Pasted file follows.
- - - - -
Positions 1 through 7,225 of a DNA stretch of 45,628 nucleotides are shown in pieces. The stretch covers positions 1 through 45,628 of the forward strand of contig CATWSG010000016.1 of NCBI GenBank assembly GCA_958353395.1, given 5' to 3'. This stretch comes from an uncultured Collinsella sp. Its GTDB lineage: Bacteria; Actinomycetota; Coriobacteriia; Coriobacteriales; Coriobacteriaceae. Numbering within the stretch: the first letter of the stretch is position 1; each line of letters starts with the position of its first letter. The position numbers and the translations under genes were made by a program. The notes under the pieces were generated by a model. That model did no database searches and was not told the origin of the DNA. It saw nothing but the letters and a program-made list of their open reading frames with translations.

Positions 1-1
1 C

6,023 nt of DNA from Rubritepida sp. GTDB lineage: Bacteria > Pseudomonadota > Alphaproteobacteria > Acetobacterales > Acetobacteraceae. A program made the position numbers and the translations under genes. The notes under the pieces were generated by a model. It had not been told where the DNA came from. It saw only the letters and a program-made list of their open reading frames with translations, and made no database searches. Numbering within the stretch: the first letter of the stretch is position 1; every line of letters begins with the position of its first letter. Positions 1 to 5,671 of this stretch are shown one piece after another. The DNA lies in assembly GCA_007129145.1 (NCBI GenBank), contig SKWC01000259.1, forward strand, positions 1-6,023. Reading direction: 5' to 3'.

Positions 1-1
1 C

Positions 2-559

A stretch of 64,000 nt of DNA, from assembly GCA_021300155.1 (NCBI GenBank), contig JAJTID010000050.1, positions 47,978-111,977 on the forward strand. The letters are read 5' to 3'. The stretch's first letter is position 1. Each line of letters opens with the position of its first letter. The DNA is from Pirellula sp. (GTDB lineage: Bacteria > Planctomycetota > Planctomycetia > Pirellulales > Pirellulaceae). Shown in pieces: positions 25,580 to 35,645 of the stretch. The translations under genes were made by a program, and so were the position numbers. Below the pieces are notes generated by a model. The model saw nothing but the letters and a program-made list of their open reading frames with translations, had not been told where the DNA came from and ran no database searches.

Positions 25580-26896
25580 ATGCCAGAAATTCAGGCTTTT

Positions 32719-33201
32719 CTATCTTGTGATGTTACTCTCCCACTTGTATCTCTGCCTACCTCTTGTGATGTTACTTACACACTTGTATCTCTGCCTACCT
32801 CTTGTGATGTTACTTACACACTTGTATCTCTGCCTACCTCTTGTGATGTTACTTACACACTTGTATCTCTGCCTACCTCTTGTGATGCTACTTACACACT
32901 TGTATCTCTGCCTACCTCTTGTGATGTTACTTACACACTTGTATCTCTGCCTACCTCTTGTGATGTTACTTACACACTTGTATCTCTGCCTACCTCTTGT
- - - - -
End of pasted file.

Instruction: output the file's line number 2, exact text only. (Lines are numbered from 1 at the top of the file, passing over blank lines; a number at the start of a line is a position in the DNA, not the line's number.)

Positions 1-1